Mar 14, 2010

It's Sunday. My day off. My 'breakfast day.' Faithful spouse just insisted I wasn't eating oatmeal because, "Oatmeal has milk in it." Oatmeal confuses everyone, customers and staff alike get everything mixed up: Oatmeal, Scottish Oatmeal, Irish Oatmeal, Oat Bran, Rolled Oats, Steel Cut Oats, Groats... Jimmy Olson hits the streets to find out the deal on oats and oatmeal. Ready Brek, Go!

Rolled, Steel Cut, Oatmeal, Oat Bran, and Oat Flour. Did you notice how many bath and body products have oats in them? Also many brands of pet food contain oats. Ever wonder why?

Oats (Avena sativa) are classed as a cereal grain. They are grown for their edible seed with the foliage, and roots may be used by farmers, and home gardeners to provide a useful weed control barrier and also as, “Green Manure” for soil conditioning. Oat straw is reknowned as a horse bedding due to its softness.

Oats originated as a weed growing among the earlier domesticated cereal grain crops – wheat and barley in the fertile crescent of the Near East – the so called, “Cradle Of Civilization” of Mesopotamia and the Levant. Oat weed was well suited to the cooler, wetter climates westwards into Europe, so much so that by the Bronze age, as wheat and barley spread into Europe, Oat was also well established as a domesticated cereal. Today Oats grow best in temperate climates such as the Baltic area of Russia, Northwest Europe, Eastern Canada, Northeast USA, and Southeast Australia. and the North-eastern USA. Great Britian and Ireland have a particularly long love affair with the Oat. English writer, Samuel Johnson satirized the English propensity to feed oats to their animals over the Scottish propensity for human consumption when he wrote in his 1755 Dictionary Of The English Language, oat is, “A grain, which in England is generally given to horses, but in Scotland supports the people.” Perhaps in response to this, England was the first country to establish an oat bread factory in 1899. Oat bread, oat cakes, and porridge oats were a common breakfast food in my own household growing up. Oats are commonly used in Europe as a soup or sauce thickener. As an adult I particularly enjoy a glass of Oatmeal Stout beer, whichever country I may be in! Although if in Latin America, please sample the local Chicha de Avena – a popular chilled sweetened beverage originating in Ecuador, and made of oats and milk. My favorite commercial non-dairy ‘milk’ is the Pacific brand of Vanilla Oat milk.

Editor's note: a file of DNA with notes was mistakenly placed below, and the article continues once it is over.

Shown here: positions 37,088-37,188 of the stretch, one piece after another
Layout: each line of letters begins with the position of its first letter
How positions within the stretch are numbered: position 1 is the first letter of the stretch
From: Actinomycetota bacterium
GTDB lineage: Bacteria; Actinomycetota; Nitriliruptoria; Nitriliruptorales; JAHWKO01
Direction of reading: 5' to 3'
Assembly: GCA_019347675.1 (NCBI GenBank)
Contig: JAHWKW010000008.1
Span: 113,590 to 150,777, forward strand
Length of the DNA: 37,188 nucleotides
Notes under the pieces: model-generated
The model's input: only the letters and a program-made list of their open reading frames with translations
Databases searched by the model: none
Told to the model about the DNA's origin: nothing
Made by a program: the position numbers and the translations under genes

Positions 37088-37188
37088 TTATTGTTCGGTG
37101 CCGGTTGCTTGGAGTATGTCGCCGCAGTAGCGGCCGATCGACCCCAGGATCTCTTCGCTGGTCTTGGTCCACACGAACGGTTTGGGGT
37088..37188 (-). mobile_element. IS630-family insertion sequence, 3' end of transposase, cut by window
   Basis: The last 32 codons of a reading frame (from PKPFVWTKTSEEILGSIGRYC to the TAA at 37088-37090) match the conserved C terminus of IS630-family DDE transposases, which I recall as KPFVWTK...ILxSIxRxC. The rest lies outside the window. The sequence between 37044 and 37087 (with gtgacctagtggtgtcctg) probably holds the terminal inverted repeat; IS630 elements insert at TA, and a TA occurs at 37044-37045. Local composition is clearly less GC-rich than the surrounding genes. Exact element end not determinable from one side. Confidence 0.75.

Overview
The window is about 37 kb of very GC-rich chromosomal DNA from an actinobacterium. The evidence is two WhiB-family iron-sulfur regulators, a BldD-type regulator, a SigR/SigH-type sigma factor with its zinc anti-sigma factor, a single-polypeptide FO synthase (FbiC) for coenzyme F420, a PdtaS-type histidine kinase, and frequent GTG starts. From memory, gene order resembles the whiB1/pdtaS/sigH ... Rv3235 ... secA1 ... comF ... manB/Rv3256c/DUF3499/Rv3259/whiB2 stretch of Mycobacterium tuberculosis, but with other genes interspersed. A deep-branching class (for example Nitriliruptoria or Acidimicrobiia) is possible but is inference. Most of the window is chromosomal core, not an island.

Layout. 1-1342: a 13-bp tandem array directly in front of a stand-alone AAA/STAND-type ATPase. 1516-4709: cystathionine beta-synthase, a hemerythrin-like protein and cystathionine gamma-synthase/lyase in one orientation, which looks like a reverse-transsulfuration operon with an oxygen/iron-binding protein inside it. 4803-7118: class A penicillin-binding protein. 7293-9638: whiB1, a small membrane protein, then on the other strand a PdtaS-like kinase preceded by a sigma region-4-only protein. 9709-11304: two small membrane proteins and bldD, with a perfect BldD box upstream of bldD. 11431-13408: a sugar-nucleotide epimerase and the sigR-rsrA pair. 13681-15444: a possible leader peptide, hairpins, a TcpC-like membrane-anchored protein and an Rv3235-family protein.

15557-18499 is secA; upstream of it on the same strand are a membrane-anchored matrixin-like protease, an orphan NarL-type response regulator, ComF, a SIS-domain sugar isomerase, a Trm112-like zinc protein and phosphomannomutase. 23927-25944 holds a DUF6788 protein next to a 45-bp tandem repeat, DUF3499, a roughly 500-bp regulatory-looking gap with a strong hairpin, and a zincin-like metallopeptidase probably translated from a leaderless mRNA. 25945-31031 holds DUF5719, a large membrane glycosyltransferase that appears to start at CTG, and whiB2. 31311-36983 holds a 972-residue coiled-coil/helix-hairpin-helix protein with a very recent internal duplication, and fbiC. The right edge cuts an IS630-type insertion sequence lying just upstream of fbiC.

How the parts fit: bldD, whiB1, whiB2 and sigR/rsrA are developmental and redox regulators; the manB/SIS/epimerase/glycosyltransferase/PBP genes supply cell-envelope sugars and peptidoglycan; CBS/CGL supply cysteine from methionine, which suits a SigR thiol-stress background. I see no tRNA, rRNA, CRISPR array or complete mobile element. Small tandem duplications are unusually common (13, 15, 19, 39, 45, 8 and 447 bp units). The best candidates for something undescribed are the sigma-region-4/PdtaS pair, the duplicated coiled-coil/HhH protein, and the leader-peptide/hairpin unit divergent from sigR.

After harvest, oats are processed, separating the outer insoluble hull from the grain – the ‘groat.’ The discarded hull can be processed into animal feed, or used as a biofuel.

The unsized groats are treated with heat and mositure to stablize the oil in the oat, preventing it turning rancid. The groats are then broken by milling and separated based on size into whole oat groats, and three sizes of steel cut groats - coarse, medium, and fine steel cut groats.